Asbestos Range Travel Guide

  • Looking to Bakers Beach
    Looking to Bakers Beach
    by iandsmith
  • One of many wombats I saw
    One of many wombats I saw
    by iandsmith
  • Start of the trail at Springlawn
    Start of the trail at Springlawn
    by iandsmith

Asbestos Range Things to Do

  • iandsmith's Profile Photo
    One of many wombats I saw 4 more images

    by iandsmith Written Nov 17, 2011

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    On the return trek I tried to complete the Springlawn Loop Track but it was in vain as large pools of water now lay across the track in several places so I returned from whence I came, taking time to see some ferocious ants killing a dragonfly.
    Still, in one day’s walk I had seen more wombats and pademelons than I’d seen in my entire life.

    Related to:
    • National/State Park
    • Hiking and Walking
    • Eco-Tourism

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    Wildflower on the climb 2 more images

    by iandsmith Written Nov 17, 2011

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    I reached the hide which is so typical of such things. Great hide, no birds. Well, not unless you count half a dozen swans and a lone grebe; so I decided to continue on the Archers Knob Track and, after half an hour, it suddenly ascended. A ten minute hike through low, wind blasted heath takes you to spectacular 360 degree views over Bakers and Badger Beaches, Springlawn and Port Sorrel.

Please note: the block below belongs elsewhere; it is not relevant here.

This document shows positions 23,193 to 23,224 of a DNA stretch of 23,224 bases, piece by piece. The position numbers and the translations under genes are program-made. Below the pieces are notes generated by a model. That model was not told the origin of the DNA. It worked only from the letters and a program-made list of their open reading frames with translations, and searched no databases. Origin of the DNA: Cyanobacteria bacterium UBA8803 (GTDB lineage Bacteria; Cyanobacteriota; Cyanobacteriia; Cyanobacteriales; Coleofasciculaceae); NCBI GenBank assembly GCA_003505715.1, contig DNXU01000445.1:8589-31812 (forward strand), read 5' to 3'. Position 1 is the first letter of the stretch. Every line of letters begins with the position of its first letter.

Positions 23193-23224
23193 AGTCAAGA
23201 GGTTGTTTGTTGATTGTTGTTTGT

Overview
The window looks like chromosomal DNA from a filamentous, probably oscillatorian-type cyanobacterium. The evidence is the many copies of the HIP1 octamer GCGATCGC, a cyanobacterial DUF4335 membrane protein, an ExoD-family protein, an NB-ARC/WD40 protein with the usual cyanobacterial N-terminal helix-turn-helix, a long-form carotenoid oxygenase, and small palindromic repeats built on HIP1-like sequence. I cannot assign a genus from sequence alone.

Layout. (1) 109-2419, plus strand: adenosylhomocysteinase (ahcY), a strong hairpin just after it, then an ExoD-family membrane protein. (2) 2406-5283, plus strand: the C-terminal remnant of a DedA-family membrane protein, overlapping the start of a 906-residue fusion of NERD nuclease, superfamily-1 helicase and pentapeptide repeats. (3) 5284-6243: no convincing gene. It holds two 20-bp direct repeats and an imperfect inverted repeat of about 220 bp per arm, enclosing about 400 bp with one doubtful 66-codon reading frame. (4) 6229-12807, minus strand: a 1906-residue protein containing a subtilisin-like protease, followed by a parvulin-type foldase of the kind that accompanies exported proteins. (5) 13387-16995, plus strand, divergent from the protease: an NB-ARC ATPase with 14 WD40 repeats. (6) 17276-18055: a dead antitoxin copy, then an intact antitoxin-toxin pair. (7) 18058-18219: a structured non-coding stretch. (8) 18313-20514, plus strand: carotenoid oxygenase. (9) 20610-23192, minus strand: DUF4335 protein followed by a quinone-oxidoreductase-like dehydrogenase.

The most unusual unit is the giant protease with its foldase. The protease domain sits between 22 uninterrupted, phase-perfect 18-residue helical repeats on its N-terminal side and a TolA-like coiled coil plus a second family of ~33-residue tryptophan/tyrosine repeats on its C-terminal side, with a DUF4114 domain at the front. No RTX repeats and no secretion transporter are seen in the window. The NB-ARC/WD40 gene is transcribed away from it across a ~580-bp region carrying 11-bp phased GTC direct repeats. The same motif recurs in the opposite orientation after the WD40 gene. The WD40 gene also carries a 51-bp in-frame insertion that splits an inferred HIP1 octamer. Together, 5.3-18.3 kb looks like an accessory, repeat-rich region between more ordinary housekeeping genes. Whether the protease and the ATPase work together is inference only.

Related to:
    • Beaches
    • Hiking and Walking
    • National/State Park

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  • iandsmith's Profile Photo
    Copperhead feasting 3 more images

    by iandsmith Written Nov 17, 2011

    3.5 out of 5 starsHelpfulness

    But I wanted a picture of a frog because I could hear them and, suddenly, there was one right in front of me, barely moving, legs akimbo. The other end of him was firmly entrenched in the jaws of a copperhead. Actually, it was a toad.
    There was a time when I was young when I would have scarpered at a rate I can only reminisce about these days. Knowledge had taught me not to be afraid and I started shooting, remembering a time when I’d come across a large goanna with a baby wallaby in its throat and I’d stuffed those shots up. This time I had equipment and experience on my side. On a couple of occasions I had to prod the snake with my tripod to entice him to move to a better position, a use not mentioned in the tripod manual, and eventually got enough shots to satisfy my wants.

    Related to:
    • National/State Park
    • Hiking and Walking
    • Photography

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